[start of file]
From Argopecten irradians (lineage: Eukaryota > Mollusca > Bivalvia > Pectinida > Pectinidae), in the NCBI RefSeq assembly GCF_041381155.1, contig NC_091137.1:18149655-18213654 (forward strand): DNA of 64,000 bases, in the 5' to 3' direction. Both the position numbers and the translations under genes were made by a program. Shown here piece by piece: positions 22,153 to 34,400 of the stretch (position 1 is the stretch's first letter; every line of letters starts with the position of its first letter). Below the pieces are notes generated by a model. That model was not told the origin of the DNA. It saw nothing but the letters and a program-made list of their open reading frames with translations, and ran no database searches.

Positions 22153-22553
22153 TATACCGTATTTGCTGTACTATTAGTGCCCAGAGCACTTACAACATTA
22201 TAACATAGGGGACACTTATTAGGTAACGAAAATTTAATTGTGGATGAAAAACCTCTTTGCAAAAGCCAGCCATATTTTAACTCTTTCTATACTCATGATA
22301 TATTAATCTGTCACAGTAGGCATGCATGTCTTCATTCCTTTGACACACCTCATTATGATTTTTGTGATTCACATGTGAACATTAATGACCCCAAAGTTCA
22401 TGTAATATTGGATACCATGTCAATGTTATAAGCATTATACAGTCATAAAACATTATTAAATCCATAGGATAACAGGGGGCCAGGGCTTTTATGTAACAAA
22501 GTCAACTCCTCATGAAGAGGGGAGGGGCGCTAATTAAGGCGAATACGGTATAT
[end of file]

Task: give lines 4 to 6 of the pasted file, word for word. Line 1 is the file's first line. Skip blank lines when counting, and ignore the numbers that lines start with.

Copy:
22201 TAACATAGGGGACACTTATTAGGTAACGAAAATTTAATTGTGGATGAAAAACCTCTTTGCAAAAGCCAGCCATATTTTAACTCTTTCTATACTCATGATA
22301 TATTAATCTGTCACAGTAGGCATGCATGTCTTCATTCCTTTGACACACCTCATTATGATTTTTGTGATTCACATGTGAACATTAATGACCCCAAAGTTCA
22401 TGTAATATTGGATACCATGTCAATGTTATAAGCATTATACAGTCATAAAACATTATTAAATCCATAGGATAACAGGGGGCCAGGGCTTTTATGTAACAAA